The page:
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The 5 Biggest Corporate Scandals of 2015

December 27, 2015, 3:47 PM UTC
VW Automobile Assembly
WOLFSBURG, GERMANY - FEBRUARY 25: The VW logo shines as the hood ornament on a new Volkswagen Golf 6 car at the Volkswagen factory on February 25, 2011 in Wolfsburg, Germany. Volkswagen and other German carmakers have recovered from the financial crisis of 2008 and production levels are reaching record levels. The automobile industry is an integral part of Germany's export-driven economy. (Photo by Sean Gallup/Getty Images)
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From Volkswagen’s Dieselgate to Martin Shkreli, the former CEO of Turing Pharmaceuticals, to Sepp Blatter, the disgraced former head of soccer’s international governing body, 2015 did not disappoint on corporate scandals.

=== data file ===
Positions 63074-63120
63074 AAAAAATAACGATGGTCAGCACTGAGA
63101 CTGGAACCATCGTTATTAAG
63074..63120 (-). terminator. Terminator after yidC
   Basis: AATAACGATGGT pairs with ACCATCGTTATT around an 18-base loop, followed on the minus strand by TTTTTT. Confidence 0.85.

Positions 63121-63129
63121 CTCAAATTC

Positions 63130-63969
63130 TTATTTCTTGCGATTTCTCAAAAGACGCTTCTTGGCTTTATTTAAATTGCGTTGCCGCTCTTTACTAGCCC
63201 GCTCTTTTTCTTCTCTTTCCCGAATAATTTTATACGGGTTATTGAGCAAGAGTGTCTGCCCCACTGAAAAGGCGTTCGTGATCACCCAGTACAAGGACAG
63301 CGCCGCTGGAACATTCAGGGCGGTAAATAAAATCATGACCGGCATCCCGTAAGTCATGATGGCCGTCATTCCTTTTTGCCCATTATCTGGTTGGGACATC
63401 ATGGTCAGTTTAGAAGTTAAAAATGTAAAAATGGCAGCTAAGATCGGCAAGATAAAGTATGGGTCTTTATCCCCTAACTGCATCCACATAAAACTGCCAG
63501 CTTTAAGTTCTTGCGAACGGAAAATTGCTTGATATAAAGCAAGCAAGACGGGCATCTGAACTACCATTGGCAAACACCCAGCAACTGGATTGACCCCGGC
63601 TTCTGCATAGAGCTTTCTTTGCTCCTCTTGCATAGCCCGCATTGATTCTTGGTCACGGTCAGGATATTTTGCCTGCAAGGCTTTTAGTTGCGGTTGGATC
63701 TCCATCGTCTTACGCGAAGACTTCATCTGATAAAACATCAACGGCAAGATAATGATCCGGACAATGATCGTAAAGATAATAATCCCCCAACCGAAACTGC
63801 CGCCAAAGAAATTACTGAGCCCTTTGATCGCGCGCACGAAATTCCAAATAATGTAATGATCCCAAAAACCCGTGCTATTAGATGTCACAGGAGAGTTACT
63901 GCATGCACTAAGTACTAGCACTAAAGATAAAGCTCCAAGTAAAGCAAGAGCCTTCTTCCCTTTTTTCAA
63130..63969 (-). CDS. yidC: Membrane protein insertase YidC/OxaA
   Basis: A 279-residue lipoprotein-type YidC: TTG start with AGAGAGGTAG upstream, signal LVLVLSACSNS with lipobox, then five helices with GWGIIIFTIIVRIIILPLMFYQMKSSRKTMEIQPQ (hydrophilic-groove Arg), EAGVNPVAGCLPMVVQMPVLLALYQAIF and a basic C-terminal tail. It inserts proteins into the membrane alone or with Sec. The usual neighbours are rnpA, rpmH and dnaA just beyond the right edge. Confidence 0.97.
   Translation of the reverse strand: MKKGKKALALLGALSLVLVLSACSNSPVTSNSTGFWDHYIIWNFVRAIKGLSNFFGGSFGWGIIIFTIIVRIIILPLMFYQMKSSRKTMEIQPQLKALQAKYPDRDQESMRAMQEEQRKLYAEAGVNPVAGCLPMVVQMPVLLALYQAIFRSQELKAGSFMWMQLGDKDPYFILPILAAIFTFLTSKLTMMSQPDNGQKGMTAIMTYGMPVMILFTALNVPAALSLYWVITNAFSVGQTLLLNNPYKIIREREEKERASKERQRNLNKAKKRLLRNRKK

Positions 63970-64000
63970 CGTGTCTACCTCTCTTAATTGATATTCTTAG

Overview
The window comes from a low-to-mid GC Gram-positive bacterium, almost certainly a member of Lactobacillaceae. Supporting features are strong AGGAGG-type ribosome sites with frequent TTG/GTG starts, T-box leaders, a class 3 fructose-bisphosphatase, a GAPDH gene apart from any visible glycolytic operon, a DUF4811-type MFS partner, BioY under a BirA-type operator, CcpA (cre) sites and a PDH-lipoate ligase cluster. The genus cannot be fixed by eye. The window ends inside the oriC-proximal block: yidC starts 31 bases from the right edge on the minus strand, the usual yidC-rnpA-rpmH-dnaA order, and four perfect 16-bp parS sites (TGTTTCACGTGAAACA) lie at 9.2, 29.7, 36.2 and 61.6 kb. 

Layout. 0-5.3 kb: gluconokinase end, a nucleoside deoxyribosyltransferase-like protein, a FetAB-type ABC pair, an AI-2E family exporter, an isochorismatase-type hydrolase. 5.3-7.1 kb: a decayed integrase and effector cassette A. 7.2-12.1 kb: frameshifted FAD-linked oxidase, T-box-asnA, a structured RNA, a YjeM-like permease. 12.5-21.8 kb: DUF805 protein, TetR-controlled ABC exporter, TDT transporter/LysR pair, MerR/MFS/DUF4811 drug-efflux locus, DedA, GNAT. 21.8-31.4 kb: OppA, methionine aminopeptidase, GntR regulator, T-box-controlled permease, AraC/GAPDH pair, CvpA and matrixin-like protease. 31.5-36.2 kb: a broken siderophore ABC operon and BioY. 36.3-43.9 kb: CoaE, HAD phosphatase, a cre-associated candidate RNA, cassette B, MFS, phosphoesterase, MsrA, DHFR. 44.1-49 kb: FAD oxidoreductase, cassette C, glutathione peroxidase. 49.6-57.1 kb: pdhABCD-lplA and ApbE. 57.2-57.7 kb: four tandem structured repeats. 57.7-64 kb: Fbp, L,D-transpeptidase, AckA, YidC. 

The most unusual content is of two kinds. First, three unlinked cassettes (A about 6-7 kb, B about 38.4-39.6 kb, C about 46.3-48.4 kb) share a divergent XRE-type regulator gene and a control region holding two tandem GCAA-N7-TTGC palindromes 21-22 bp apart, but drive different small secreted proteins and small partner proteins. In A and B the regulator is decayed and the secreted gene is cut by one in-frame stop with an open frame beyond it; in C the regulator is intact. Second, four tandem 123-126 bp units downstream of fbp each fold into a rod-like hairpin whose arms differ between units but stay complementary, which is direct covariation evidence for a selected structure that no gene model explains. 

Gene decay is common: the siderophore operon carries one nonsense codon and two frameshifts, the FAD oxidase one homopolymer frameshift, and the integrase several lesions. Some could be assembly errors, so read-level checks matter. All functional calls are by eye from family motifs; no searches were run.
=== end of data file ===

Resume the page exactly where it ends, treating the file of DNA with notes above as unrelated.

The allegations weren’t as big as, say, Enron or Madoff, the characters were just as captivating. Shkreli was defiant on Twitter. Perhaps the most blatant was Volkswagen, which ran commercials of its engineers as angels even when company officials were setting up elaborate systems to lie to customers and get around pollution controls. Here are the most compelling corporate fiascos and alleged frauds of 2015.

The Volkswagen Emissions Scandal

Line inspection workers check out a Volkswagen AG 2012 Passat at the company's factory in Chattanooga, Tennessee, U.S.

When Volkswagen revealed in September that it had installed software on millions of cars in order to trick the Environmental Protection Agency’s emissions testers into thinking that the cars were more environmentally friendly than they were, investors understandably deserted the company.